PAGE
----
A small brown rat which lived on an island off northern Australia is the world's first mammal known to have become extinct due to "human-induced climate change".
A report by the Australian government said the endangered Bramble Cay melomys was not found in a March 2014 survey.
The survey had "the explicit aims of establishing whether the Bramble Cay melomys still persisted on the island" of Bramble Cay.
But it said a thorough survey - involving 900 small mammal trap-nights, 60 camera trap-nights and two hours of active daytime searches - produced no record of the species.
It said this confirmed that "the only known population of this rodent is now extinct."
Information from a professional fisherman who visited the island annually for the past 10 years suggested that the last known sighting of the mammal was made in late 2009.
During the survey, it documented that "physical processes" may have impacted adversely on the cay's physical environment.
The report said: "The key factor responsible for the extirpation of this population was almost certainly ocean inundation of the low-lying cay, very likely on multiple occasions, during the last decade, causing dramatic habitat loss and perhaps also direct mortality of individuals."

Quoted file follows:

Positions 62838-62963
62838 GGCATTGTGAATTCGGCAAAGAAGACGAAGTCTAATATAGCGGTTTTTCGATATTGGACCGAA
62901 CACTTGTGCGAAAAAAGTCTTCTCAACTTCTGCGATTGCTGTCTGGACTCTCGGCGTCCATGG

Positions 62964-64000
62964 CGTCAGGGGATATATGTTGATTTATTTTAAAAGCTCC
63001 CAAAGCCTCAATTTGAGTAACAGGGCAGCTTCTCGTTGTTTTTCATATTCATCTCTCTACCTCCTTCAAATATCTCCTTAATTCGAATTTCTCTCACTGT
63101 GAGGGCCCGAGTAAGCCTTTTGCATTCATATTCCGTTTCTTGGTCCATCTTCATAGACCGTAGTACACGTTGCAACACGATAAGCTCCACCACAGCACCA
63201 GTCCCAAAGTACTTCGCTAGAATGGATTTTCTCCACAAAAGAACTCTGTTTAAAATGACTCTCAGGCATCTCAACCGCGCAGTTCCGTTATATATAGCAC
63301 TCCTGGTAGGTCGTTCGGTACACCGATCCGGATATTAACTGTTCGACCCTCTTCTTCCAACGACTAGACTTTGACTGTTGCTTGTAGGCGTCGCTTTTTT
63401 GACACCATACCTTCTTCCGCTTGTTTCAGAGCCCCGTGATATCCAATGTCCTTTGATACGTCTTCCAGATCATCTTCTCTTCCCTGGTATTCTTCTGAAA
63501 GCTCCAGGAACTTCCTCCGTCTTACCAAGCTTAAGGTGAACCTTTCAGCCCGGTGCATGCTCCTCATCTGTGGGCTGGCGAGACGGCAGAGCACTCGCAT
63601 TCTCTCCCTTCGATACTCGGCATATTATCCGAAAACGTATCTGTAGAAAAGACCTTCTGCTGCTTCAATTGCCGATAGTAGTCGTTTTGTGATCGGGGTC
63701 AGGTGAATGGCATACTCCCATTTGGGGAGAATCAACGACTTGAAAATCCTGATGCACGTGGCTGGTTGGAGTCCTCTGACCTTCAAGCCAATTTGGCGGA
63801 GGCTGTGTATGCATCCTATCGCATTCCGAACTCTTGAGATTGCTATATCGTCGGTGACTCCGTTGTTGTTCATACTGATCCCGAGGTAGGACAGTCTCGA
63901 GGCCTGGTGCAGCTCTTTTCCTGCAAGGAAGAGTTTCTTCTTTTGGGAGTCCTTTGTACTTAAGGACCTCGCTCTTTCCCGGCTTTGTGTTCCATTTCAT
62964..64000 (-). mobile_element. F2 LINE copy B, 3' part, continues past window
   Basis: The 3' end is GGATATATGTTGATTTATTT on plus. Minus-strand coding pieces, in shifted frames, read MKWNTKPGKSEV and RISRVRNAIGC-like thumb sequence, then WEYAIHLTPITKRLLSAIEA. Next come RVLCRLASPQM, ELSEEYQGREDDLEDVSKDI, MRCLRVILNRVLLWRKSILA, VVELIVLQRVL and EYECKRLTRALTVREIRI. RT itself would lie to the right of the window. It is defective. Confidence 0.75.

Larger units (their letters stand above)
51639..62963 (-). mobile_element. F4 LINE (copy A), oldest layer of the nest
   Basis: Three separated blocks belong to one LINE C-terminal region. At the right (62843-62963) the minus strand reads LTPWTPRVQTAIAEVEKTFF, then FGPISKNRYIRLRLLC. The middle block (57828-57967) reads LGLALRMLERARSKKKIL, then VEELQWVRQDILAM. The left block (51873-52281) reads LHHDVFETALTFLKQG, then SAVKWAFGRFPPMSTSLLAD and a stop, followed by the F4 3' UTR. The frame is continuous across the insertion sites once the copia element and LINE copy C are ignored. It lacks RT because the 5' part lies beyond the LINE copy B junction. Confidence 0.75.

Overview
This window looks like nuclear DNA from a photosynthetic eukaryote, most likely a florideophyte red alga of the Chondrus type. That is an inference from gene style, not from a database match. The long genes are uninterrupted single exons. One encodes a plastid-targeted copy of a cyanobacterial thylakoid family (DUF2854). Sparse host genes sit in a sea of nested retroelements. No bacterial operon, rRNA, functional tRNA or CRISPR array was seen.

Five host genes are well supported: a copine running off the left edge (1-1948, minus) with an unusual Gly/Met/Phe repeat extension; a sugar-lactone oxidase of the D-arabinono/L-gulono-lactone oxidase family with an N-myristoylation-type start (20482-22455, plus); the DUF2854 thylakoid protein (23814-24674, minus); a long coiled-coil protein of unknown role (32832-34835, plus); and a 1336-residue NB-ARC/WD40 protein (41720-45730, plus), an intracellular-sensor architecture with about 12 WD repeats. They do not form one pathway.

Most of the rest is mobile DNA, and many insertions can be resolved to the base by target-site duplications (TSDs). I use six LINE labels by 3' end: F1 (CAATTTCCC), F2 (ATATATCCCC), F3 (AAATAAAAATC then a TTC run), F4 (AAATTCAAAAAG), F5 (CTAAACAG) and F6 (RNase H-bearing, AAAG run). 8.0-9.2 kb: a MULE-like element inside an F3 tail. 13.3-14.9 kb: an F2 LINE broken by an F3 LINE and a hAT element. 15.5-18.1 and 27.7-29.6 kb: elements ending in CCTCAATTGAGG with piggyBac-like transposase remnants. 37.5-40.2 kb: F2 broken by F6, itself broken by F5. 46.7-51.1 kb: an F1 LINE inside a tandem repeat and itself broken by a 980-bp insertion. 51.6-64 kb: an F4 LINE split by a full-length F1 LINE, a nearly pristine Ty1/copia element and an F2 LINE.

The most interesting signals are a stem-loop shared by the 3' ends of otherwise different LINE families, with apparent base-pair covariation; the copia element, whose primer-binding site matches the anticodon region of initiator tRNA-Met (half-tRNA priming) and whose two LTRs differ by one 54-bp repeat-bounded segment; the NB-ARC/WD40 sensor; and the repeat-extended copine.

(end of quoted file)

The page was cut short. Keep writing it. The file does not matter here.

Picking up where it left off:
"Available information about sea-level rise and the increased frequency and intensity of weather events producing extreme high water levels and damaging storm surges in the Torres Strait region over this period point to human-induced climate change being the root cause of the loss of the Bramble Cay melomys."
It added that since efforts have failed to record the Bramble Cay melomys, the assertion that Australia has lost another mammal species can be made "with considerable confidence."
The government said it is for these reasons that the Bramble Cay melomys qualifies for "listing as extinct in the wild under both state and federal legislation."
"Significantly, this probably represents the first recorded mammalian extinction due to anthropogenic climate change", the report added.